I’ve long called for the government to enforce the law when it comes to accessibility. We get a parking ticket if we stay a millisecond over time on a parking meter. Try to avoid taxes and the HMRC are down on you like a tonne of bureaucratic bricks (we all know the saying about birth, death and taxes), but block millions of users from participating fully in a flourishing digital future and the government looks the other way.
The funny thing is that it wouldn’t take an army of traffic wardens or tax inspectors to enforce the law when it comes to digital compliance. It’s a nice, comfy, desk-based task to ascertain whose being naughty and whose being nice. In a more recent post I outlined how several governments are taking their obvious obligation to a fair online world seriously and actually monitoring and fining offenders. Unsurprisingly, this has seen some startling results.
The Norwegian government is one that has chosen this proactive approach to enforcement. They evaluate websites for compliance and then issue a deadline and subsequent fines.
One example is their national airline; SAS. It was given a year to comply and, when it didn’t, was given an additional week and simultaneously threatened with a tough €15,000 fine ($16,500 US) every day thereafter.
After no movement for a year (and lots of complaining about how hard it would be to remedy the issues), they then fixed the issues in 12 days to everyone’s satisfaction.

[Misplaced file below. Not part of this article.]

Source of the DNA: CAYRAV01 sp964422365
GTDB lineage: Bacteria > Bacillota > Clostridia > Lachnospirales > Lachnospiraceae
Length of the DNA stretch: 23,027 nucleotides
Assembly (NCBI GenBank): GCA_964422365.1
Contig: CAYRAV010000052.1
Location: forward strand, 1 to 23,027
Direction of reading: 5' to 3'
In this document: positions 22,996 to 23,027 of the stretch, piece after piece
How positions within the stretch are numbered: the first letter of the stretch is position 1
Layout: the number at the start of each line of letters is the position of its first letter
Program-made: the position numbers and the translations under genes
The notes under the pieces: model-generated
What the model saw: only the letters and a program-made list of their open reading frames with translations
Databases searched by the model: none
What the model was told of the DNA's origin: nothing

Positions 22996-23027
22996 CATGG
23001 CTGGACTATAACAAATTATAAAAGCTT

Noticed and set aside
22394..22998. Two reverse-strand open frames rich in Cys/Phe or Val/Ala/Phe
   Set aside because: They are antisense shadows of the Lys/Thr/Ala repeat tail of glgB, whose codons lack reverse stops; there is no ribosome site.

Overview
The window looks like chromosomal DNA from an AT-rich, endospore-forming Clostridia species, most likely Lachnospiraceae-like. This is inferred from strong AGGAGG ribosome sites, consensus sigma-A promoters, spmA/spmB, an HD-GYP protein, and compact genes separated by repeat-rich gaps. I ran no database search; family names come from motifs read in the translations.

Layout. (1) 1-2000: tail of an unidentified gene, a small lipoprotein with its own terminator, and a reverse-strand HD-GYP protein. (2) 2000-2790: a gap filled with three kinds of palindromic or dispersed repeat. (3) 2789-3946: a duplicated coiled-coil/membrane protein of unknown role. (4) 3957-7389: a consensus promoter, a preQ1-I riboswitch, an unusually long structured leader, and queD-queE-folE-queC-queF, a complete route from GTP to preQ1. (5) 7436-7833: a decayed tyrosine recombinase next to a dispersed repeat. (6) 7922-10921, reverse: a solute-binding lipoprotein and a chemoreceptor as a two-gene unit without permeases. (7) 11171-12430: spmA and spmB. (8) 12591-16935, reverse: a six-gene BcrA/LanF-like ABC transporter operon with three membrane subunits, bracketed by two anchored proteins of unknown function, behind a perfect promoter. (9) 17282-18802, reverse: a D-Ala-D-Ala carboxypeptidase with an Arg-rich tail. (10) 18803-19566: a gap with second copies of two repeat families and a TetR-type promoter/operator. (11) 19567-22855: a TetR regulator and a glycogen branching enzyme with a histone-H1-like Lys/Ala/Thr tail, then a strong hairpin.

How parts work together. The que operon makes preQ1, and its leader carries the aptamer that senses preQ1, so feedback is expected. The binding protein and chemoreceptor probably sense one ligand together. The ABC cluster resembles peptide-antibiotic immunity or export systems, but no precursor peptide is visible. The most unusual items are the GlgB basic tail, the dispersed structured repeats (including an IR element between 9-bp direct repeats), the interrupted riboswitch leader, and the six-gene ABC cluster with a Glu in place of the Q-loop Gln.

You can hear from myself, representatives from Norway, and presenter Peter White on a recent BBC In Touch programme discussing enforcement and how a new approach such as this is actually making a difference.
There’s still a long way to go, but Norwegian travellers can now at least browse and buy tickets with their biggest airline regardless of disability or impairment – along with many other sites too.
So that’s one example of how readily the law can gnash its teeth. Wouldn’t it be great if this was the last time a company like Domino’s was able to avoid its bite?
I like a slice of Domino’s pizza as much as the next person – so long as that person is both a really huge pizza fan (really huge) and who also loves Hawaiian but without the ham, that is – but, so long as I can’t customise it to meet my needs, I’m taking my purple pennies elsewhere.
About the author
Robin Christopherson is Head of Digital Inclusion at UK tech and disability charity AbilityNet, which he co-founded over two decades ago and since has been tireless in championing digital accessibility across all platforms and sectors – as well as through a busy blogging and public speaking schedule around the world.
Recognised with an MBE for his services to digital inclusion in the 2017 Queen’s new year’s honours list, Robin was most recently named in the top 100 most influential people in digital government in October 2019. This was primarily for needling government about the sort of things included in the article above – both from afar and also whilst serving on a number of rather dry government committees and working groups. Robin was also an expert witness in a not-too-dissimilar case under UK legislation; PMI vs Latif.
You may also bump into him at Mobile World Congress each year, where he has judged the accessibility category of the prestigious Global Mobile Awards for five years running.
He also tells terrible jokes.
I am an absolute geek who loves technology. I also happen to be severely sight impaired and that has meant my journey with new technology has been challenging. What I've learnt is what I want to share with others and I do that on air in the UK on RNIB Connect Radio's weekly Tech Talk radio show and podcast, and on AMI-Audio's Double Tap Canada radio show and podcast. I'm also a very lucky husband and the owner of the world's coolest dog!